On my way out of the kitchen, I may as well grab any booze I have in the dining room sideboard. I’ll want something to drink while I sit on the curb being comforted by my friends who have made the journey over because they saw me on the news. Currently I have one bottle of amaretto and one bottle of banana liqueur. I’ll likely just grab the amaretto though. I don’t want to be unrealistic.
As I’m fleeing toward the door I’ll be sure to remove the long mirror off the dining room wall. This way, whatever one-room shanty I may have to move into will look twice as big and will help to keep my spirits up following this tragedy.
Reaching the front door, I’ll step into whatever shoes are in the hall – I’m not picky – and step outside. And there on the street, with my neighbours all around me, I’ll pour myself an amaretto, and ready myself to speak to the nation.
I took this picture three years ago today and I love that I can know that so easily. Luis and I were in Brisbane and were headed downtown that afternoon, so we left a note for our host, written in stones. That evening, we met some gorgeous new friends, Lisa and Dayna, whom we still miss. We also, unfortunately, got into a fight with our host that evening, about the fact that we'd gone downtown without her. I've been fortunate to live a life largely without much arguing, so when we were embroiled in it that evening, I felt really angry about it.
Anyway, my point isn't about the fight, and it's not even about our beautiful new friends we met. It's that every day now is an anniversary of some kind. There is a date stamp on every photograph we take digitally, and every email has one also. As a result, there is always an opportunity to look back and measure life by any ordinary day. It used to be that I'd reflect on my year since my last birthday, or even last Christmas, or the first day of school last year. Now, with just a bit of searching on my computer, I can look back at what I've done and how I've changed since something as simple as writing a note in stones three years ago.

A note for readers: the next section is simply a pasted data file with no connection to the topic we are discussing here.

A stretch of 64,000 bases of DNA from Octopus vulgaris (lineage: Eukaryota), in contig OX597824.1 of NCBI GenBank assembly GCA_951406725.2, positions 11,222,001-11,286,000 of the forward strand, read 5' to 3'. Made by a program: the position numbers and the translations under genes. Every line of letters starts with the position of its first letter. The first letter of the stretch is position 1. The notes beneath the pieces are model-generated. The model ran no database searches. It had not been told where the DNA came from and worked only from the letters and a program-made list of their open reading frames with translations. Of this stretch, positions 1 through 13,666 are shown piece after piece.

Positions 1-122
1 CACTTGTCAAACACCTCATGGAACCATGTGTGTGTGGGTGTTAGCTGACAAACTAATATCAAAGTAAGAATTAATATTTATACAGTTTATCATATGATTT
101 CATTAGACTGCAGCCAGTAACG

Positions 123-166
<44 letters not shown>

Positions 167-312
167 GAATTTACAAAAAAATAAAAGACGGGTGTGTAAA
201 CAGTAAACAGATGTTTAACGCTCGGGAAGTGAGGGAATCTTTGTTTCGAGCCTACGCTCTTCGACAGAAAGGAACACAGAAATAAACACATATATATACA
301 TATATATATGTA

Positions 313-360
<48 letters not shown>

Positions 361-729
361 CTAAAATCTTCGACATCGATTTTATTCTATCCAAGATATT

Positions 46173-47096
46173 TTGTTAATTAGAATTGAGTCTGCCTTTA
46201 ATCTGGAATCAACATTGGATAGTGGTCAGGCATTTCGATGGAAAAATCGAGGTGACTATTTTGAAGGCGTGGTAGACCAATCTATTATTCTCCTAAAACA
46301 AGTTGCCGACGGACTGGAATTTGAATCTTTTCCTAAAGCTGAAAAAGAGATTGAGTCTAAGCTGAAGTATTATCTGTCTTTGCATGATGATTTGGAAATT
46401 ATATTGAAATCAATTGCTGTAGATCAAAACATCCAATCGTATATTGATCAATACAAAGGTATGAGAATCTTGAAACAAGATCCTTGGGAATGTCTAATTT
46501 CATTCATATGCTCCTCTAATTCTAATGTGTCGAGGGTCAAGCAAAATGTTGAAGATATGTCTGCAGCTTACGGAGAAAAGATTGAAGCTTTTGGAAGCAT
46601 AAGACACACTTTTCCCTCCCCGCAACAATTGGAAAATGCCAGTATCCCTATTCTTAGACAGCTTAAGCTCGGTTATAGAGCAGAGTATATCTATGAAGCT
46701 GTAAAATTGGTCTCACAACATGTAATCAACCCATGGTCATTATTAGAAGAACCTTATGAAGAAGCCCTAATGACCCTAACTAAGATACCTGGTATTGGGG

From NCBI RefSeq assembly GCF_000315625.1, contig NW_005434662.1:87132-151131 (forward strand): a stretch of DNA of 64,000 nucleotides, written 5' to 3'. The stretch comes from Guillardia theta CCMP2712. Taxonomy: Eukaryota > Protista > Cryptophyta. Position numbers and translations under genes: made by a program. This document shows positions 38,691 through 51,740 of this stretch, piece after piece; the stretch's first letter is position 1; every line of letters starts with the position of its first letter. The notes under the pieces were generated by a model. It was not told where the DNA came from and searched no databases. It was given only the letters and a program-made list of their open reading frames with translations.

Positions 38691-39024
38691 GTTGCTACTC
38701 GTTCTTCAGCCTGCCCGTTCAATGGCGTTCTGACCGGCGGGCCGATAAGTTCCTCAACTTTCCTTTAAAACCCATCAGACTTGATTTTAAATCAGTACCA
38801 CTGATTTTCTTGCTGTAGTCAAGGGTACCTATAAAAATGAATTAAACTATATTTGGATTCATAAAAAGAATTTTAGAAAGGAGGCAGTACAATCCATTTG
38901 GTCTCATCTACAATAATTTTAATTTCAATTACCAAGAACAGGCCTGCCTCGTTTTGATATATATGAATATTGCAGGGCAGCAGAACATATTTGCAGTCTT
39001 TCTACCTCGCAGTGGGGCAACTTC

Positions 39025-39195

Bonnie Franklin died yesterday. She was the mom, Ann Romano, on One Day at a Time. It was a show I never loved, but watched a bit as a kid. I thought Barbara (Valerie Bertinelli) was really pretty and I had a crush on Julie (Mackenzie Phillips). In recent years, after hearing of Mackenzie's problems with drugs and her fucked up family, I've discovered I still have a soft spot for her.
The colour on the show was terrible - all camel-y and tans and some light golds. I never loved shows with palettes like that. M*A*S*H* was another one. All that army green and desert-y brown. Blech. So depressing. And Schneider's denim vest and white t-shirt - something I could probably find hot now on the right guy - seemed dirty to me. Not sexy dirty, which hadn't occurred to me yet in the late 70s; just dirty dirty. I will admit that Glenn Scarpelli did improve the viewing for me. I thought he was nice to look at and I liked his scratchy boy-man voice. I don't want to know what he looks like now, but I'll probably Google him anyway.
But anyway, when I heard that Bonnie Franklin died yesterday, I felt sad. For her a bit, yes, but really, more for me. It's people like Bonnie Franklin that played roles in my childhood, no matter how small. Isabel Sanford. Sherman Hemsley. Beth Howland. Linda Lavin. My beloved Celia Weston. I am hating getting older, so as the components of my childhood disappear from the world, I notice. And I hate it.
I won't admittedly miss Bonnie Franklin, but I'm sorry to experience the disruption that her leaving has caused.